This is actually a great way to look at it and I’ll take the analogy a bit further as well to drive something home to clients that I always try to make.

    If you think back to some of the best meals you have, I’d bet that there is a mix of expensive fine dining and cheap road side burger shacks. The most remembered meals have NOTHING to do with the cost (aka production values and budgets), but have everything to do with the experience.

    Spending more money on a meal or a content strategy does not equal a guaranteed better meal or results. Sure, I love a perfectly cooked Ribeye as much as the next guy, but sometimes I just want a satisfying burger.

  • http://www.subjectivelyspeaking.net Alan Belniak

    I think your comment (our ‘meal conversation’) just *did* add it to the plate above. Thanks for that note, Mark.

  • Pingback: Tweets that mention Dinner Time With Content Marketing: A Meal Analogy — Subjectively Speaking -- Topsy.com()

  • Anonymous

    Funny – we write about that exact analogy in Content Rules, as relates to blogs. It’s actually a great model for ensuring a certain variety in your posts — sometimes you need pot roast, sometimes you need a cupcake. A steady diet of one or another is monotonous, boring, and lacks nourishment!

  • Anonymous

    p.s. Hubspot was the source for that, BTW (in the spirit of crediting sources!)

  • http://virtualvector.com burhop

    I wish I could remember who said that for my info. The conference was http://socialsouth.org/ Oh well, I probably didn’t do it justice anyway.

  • http://virtualvector.com burhop

    I wish I could remember who said that for my info. The conference was http://socialsouth.org/ Oh well, I probably didn’t do it justice anyway.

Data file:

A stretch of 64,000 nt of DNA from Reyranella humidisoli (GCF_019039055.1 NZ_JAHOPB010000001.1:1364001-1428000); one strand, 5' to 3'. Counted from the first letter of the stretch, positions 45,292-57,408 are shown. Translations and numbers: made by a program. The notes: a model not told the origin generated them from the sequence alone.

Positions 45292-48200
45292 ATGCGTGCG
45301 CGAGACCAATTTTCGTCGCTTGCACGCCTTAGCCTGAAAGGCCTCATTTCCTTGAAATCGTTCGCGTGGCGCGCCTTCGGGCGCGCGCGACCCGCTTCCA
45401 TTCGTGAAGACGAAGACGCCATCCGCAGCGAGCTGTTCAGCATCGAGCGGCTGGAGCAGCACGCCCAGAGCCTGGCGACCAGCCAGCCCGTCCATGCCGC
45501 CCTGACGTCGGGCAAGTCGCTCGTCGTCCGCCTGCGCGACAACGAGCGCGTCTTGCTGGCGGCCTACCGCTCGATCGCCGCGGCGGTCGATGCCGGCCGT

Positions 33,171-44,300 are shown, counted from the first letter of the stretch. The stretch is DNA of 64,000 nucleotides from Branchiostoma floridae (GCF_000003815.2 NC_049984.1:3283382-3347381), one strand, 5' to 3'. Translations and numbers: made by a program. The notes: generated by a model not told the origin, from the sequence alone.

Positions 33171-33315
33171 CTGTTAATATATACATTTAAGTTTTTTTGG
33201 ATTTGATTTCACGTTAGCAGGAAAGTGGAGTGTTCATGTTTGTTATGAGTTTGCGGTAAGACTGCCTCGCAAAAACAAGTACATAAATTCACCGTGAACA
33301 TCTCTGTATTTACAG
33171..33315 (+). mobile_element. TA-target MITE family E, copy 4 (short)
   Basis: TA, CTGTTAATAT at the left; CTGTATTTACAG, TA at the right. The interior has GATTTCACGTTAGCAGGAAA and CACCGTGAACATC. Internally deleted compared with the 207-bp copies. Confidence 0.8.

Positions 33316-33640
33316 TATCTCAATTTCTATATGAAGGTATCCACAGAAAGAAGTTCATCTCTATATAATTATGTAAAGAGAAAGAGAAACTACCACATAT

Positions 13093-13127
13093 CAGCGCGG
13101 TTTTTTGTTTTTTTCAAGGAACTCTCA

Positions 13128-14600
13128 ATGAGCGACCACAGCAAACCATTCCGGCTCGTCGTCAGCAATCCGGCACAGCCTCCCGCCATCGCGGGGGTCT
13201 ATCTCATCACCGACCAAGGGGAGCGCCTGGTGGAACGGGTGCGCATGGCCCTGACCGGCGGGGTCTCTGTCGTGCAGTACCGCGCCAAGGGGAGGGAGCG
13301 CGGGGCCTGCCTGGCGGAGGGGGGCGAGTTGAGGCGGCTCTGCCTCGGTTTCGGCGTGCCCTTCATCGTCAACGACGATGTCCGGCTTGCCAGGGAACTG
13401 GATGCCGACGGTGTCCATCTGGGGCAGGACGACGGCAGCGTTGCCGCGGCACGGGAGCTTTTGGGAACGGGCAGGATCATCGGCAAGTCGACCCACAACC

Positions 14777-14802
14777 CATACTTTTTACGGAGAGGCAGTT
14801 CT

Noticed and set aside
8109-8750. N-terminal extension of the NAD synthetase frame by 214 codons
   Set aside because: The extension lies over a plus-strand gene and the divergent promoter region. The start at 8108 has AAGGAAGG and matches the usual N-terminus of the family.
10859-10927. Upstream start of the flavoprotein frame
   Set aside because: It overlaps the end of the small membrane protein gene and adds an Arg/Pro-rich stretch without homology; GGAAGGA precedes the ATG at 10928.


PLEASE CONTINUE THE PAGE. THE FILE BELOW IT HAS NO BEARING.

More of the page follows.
• http://virtualvector.com burhop

    I wish I could remember who said that for my info. The conference was http://socialsouth.org/ Oh well, I probably didn’t do it justice anyway.

  • Anonymous

    Nice one Alan. The analogy works great. And you can also have an after dinner drink in the bar later and discuss the meal (a physical speech).

  • Carolyn Winter

    I love the meal analogy and this I can take in! To extend it a bit I have to ask whose table is it? Which restaurant? Whose cooking? … I guess that is how the brand, the corporate logos, and personalities show up in the dinner. Table linen must be the blog software! :)

    Thanks so much for this great way to describe content marketing.

  • Anonymous

    I think by adding it here in the comments means its added to the post. After all, the comments are just as important as the post, right?

  • Anonymous

    Carolyn,
    Great extensions to the metaphor. When I started thinking about this, the metaphor concept really resonated. I was thinking faster than I could type. And once that gets unlocked mentally, the analogy continues. Case in point: my wife wrote to me (I didn’t even know she read my content), saying: “Even *I* get what you’re saying here.” As in, the meal metaphor really brings it home. And with extensions like table, restaurant, and chef – that just adds to it.

  • http://twitter.com/KatieMcCaskey Katie McCaskey

    What a creative way to approach this topic! I particularly like the salt/pepper analogy… mashing up content to suit your tastes. Compliments to the chef!